Several recent pieces of legislation will impact the security industry, including most prominently, New York’s recent lifting of a biometric ban in schools, and California adopting a “right to repair” provision for legislation broadly applicable to manufacturers of electronic devices.
The latest New York legislation ends a nearly three-year ban on the use of biometric technologies in both public and private K-12 schools. “The Security Industry Association (SIA), along with industry partners and education officials in New York, raised concerns with legislators and then-Gov. Andrew Cuomo over the unintended consequences of a blanket ban prohibiting applications that clearly benefit schools and students, versus addressing specific use cases of concern,” explains SIA’s Senior Director of Government Relations Jake Parker, who noted that one direct result is a final measure to include an exclusion for use of fingerprint technology in conducting background checks on prospective K-12 employees.
The lift on the blanket ban now leaves it up to schools and districts to determine appropriate uses of biometric technologies. “It is expected this will end disruptions to school operations aided by biometric technologies, as more than 40 New York school districts had reported utilization prior to the ban according to the department’s survey,” says Parker. “This includes widely accepted applications for identity verification for student account access, transportation check-in, food service accounts, medication administration and other purposes, as well as safeguarding access to secure areas, logging staff time and attendance, among others.”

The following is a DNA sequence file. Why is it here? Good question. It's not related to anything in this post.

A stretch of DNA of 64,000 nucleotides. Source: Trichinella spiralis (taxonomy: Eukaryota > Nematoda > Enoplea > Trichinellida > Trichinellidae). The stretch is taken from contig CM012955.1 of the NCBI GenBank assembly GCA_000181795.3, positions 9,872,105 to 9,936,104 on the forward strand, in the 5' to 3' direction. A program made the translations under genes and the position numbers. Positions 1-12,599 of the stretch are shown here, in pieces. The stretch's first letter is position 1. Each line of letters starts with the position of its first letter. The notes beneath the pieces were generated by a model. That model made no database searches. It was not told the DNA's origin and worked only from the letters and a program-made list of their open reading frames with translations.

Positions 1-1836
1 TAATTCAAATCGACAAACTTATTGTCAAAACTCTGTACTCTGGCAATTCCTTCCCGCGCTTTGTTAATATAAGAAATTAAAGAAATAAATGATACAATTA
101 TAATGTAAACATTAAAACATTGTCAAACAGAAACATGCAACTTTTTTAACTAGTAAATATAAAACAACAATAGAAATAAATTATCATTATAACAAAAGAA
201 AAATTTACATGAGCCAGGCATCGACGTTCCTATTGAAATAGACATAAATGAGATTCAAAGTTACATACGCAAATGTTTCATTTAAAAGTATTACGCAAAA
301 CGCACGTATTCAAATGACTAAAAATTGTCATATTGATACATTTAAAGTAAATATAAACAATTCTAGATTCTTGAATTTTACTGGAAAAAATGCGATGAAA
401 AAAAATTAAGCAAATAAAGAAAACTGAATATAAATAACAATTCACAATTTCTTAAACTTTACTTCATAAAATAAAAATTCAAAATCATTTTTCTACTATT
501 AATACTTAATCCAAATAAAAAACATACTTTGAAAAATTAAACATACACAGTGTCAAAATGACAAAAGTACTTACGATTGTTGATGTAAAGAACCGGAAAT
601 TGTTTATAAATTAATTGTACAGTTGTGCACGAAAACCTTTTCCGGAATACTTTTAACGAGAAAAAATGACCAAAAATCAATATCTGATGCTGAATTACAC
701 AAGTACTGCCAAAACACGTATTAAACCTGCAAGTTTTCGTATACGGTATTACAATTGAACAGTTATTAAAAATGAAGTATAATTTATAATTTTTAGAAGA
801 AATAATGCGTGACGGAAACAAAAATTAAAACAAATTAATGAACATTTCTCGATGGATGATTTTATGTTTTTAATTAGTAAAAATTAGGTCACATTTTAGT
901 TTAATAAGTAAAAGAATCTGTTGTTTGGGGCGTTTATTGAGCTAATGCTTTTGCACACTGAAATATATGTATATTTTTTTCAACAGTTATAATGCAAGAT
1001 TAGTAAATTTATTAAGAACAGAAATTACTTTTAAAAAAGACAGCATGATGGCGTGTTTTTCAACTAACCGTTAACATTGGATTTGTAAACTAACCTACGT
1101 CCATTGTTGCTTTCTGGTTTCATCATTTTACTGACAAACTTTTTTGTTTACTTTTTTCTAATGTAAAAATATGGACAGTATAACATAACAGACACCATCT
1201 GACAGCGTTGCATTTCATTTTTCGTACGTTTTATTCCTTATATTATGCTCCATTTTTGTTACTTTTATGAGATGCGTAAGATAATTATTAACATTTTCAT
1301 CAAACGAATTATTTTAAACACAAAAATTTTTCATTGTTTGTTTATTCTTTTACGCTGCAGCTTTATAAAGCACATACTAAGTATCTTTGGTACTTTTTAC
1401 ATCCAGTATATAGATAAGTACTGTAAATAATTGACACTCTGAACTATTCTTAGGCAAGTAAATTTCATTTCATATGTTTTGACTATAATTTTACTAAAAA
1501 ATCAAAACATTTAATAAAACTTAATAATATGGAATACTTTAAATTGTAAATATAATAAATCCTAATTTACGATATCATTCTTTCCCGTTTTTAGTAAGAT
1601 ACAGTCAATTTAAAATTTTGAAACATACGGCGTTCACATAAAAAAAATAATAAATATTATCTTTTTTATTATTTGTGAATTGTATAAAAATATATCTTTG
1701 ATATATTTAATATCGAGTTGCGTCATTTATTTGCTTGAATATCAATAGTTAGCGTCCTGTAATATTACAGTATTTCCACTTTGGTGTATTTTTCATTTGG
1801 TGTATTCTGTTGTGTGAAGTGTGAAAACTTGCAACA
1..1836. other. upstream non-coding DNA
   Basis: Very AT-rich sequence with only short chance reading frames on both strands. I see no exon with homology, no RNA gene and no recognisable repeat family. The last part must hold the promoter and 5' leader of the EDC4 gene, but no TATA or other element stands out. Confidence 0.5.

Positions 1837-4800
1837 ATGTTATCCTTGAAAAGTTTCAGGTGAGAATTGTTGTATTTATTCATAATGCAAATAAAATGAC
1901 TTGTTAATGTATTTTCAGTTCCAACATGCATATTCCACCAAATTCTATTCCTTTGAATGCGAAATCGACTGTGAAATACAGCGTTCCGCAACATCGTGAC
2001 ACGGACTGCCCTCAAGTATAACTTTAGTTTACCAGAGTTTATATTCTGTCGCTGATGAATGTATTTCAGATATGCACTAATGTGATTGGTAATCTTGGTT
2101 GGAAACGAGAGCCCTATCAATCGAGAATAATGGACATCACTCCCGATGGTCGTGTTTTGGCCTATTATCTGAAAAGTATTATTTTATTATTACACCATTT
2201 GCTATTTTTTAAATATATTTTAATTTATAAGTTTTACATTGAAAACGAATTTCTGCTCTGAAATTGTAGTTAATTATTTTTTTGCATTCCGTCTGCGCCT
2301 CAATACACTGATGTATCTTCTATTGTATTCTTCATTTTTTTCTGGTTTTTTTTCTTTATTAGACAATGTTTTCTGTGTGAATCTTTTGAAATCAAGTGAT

The exception in lifting the ban is facial recognition technology, which continues to be prohibited, as it has since 2020, although school districts continue to show interest in using the technology for security. SIA and others in the industry continue to work to get lawmakers to understand the value of the technology when it is implemented in a responsible, transparent and effective way for security, which is acknowledged by experts in the school safety field. The PASS Guidelines for K-12 Safety and Security, for example, describe legitimate use cases for the technology in access control and visitor screening.
Moving over to the other piece of legislation of interest to security, California recently became the third and largest U.S. state to adopt “right to repair” legislation broadly applicable to manufacturers of electronic devices. Notably, all states enacting “right to repair” legislation so far – New York, Minnesota and, with the governor’s potential signature, California – have included provisions that exclude security products, which is critically important to understand for those working within security in other states that may be thinking of adopting similar policies without this key provision.
The California bill’s measures specifically exclude alarm and fire protection systems, which cover electronic products provided by security and life safety manufacturers. While such products were not intended to be targeted, the lack of specific exclusions in the measure originally introduced would have put the functional integrity and cybersecurity of security and life safety systems, and the lives of those who depend on them, at risk by forcing manufacturers to make sensitive technical information and other means of compromising systems broadly available, according to SIA.